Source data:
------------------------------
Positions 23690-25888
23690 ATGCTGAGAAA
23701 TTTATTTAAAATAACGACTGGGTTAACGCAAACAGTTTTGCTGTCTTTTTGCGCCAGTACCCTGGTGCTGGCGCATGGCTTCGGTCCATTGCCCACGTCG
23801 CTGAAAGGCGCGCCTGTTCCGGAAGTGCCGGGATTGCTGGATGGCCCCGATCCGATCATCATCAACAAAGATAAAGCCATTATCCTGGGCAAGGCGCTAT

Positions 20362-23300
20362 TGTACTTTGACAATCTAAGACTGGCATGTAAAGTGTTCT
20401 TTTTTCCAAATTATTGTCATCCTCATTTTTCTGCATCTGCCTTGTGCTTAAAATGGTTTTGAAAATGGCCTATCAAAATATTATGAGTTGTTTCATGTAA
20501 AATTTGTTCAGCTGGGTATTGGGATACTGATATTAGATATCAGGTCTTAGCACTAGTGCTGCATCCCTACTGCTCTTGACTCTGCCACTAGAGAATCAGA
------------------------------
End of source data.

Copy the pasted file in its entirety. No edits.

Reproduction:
Positions 23690-25888
23690 ATGCTGAGAAA
23701 TTTATTTAAAATAACGACTGGGTTAACGCAAACAGTTTTGCTGTCTTTTTGCGCCAGTACCCTGGTGCTGGCGCATGGCTTCGGTCCATTGCCCACGTCG
23801 CTGAAAGGCGCGCCTGTTCCGGAAGTGCCGGGATTGCTGGATGGCCCCGATCCGATCATCATCAACAAAGATAAAGCCATTATCCTGGGCAAGGCGCTAT

Positions 20362-23300
20362 TGTACTTTGACAATCTAAGACTGGCATGTAAAGTGTTCT
20401 TTTTTCCAAATTATTGTCATCCTCATTTTTCTGCATCTGCCTTGTGCTTAAAATGGTTTTGAAAATGGCCTATCAAAATATTATGAGTTGTTTCATGTAA
20501 AATTTGTTCAGCTGGGTATTGGGATACTGATATTAGATATCAGGTCTTAGCACTAGTGCTGCATCCCTACTGCTCTTGACTCTGCCACTAGAGAATCAGA